Our aim at St Kilda Physiotherapy is to restore pain free movement, function and strength when at home, work and playing sport.
Call Us: 03 9525 3896

Common Running Injuries

Common Running Injuries – St Kilda Physiotherapy


Running is a great way to stay fit and active. However, it can place extraordinary demands on an athlete’s body.  Ideally, every step of a run would be pain free with no niggling aches, pains or twinges, but in reality many runners frequently experience some degree of pain. Often these nagging pains are not serious enough to require time-out or complete rest but they can lessen the enjoyment of participating in the sport. Most common running injuries affect the lower limb where the hips, knees, ankles and feet are vulnerable to injury.

Hamstring muscle strain

The Hamstring muscles run down the back of our thigh and act to bend our knees and extend our hips. A twinge, tightness or cramp sensation felt in this area may indicate a muscle strain. In moderate/severe cases symptoms are amplified and a sharp sudden pain or tearing sensation is experienced. Runners repetitively use this muscle group. Therefore, if our Hamstrings are too tight or too weak the risk of injury increases. Many runners have strong Quadriceps muscles at the front of their thigh which may overpower their Hamstrings, this causes a muscle imbalance which can also trigger a Hamstring strain.

Patellofemoral Syndrome  or “Runner’s knee”

Patellofemoral pain syndrome is commonly known as “runner’s knee”.  The cartilage on the underside of the patella (kneecap) becomes irritated and typically presents as diffuse pain around the patella. This common overuse injury often flares up during long runs, descending hills or stairs, squatting or after extended periods of sitting.  Runners with a misaligned patella, pronated feet or weakness around their quadriceps, hips and gluteal muscles have biomechanical factors that place excessive load on the knee joint making them more prone to injury.

Medial Tibial Stress Syndrome (MTSS) or “Shin Splints”

Medial Tibial Stress Syndrome more commonly known as “shin splints” presents as an achy pain or twinge around your tibia (shin bone) due to repetitive trauma to the connective muscle tissue surrounding the tibia. This is a common running injury and can be caused by biomechanical factors such as pronated feet or high arches or can be due to wearing incorrect or inappropriate footwear.

Calf Pain / Achilles Tendinitis

Calf pain and Achilles pain is a common injury for runners. The Achilles tendon connects the two major calf muscles to the back of the heel. When placed under too much stress or through constant repetition the tendon can become tight and irritated (tendinitis). Typically this injury presents as pain and stiffness around the back of the heel and calf. Runners with tight or weak calf muscles are more vulnerable to this injury.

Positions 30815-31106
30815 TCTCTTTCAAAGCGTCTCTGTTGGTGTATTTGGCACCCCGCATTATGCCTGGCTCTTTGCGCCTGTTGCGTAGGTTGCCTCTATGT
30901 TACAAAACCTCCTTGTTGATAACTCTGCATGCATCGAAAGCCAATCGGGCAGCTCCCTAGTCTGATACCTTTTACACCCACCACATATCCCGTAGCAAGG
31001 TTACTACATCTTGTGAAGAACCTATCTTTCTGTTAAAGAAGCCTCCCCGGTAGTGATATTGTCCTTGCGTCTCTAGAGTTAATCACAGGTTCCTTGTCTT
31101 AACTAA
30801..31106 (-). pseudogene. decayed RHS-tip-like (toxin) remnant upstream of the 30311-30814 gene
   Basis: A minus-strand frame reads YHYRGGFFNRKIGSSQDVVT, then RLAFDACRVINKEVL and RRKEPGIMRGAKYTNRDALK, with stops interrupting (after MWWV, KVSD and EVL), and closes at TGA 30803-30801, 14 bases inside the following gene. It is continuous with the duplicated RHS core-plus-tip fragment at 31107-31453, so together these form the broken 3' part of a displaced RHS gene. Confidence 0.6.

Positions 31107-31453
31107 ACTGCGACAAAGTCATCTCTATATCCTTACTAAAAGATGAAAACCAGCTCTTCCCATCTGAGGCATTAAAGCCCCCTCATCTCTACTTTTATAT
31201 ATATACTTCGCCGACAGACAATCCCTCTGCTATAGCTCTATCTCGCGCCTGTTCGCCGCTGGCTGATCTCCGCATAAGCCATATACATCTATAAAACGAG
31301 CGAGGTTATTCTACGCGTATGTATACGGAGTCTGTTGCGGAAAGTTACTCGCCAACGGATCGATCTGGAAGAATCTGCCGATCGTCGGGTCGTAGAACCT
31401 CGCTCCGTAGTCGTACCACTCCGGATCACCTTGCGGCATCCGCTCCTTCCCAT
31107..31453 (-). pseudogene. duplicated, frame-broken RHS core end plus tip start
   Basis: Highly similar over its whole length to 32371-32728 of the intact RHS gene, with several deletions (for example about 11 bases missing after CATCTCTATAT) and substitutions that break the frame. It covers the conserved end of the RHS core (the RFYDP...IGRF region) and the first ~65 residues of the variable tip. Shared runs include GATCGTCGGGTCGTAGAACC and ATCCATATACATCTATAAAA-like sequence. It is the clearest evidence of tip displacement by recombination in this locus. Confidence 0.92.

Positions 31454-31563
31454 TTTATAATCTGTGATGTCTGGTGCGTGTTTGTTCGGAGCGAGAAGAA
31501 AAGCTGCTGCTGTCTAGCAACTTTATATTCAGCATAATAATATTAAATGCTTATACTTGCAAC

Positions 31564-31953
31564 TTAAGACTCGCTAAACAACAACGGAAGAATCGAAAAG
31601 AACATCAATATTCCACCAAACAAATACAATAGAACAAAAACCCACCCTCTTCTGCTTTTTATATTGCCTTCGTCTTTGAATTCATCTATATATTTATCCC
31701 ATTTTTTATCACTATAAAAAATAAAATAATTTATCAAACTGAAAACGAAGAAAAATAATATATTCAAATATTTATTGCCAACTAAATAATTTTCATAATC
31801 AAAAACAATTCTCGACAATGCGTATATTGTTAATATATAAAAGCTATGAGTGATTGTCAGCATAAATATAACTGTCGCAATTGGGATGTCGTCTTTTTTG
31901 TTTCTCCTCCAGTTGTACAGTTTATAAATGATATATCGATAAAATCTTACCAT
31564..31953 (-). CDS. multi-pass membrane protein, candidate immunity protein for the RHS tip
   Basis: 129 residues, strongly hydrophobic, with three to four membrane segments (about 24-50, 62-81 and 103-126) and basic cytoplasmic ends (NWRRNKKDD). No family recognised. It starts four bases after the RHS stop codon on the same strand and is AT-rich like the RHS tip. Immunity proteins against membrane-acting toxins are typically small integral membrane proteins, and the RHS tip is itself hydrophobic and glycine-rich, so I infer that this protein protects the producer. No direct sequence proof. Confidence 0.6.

Assessing Common Running Injuries

Assessing your running injury will consist of a thorough physical and biomechanical examination of the joint including specific and functional tests. The aim of the assessment is to provide safe and effective treatment so that you can enjoy running again.

Treating Common Running Injuries

Treatment will depend on the severity, irritability and cause of your injury. Physiotherapy treatment aims to promote healing, reduce pain and stretch and strengthen your muscles as well as advice on injury prevention. Clinical research has proven electrotherapy, joint manual therapy, soft tissue massage, posture correction, taping and rehabilitation exercises are all effective in the treatment of these common running injuries.

Preventing Common Running Injuries

Previous injury is the most common predisposing risk factor for further injury. After you have been rehabilitated and returned to running it is important to prevent a recurrence of the injury. An effective warm up and cool down is always recommended and wearing appropriate running shoes is very worthwhile. Being gradual with your changes in speed, distance and running frequency is also advisable. Regular stretching and strengthening exercises for the lower limb should be continued as a preventative approach to allow you to run faster, run further, run more frequently and most importantly for you to enjoy running.


Leave a Reply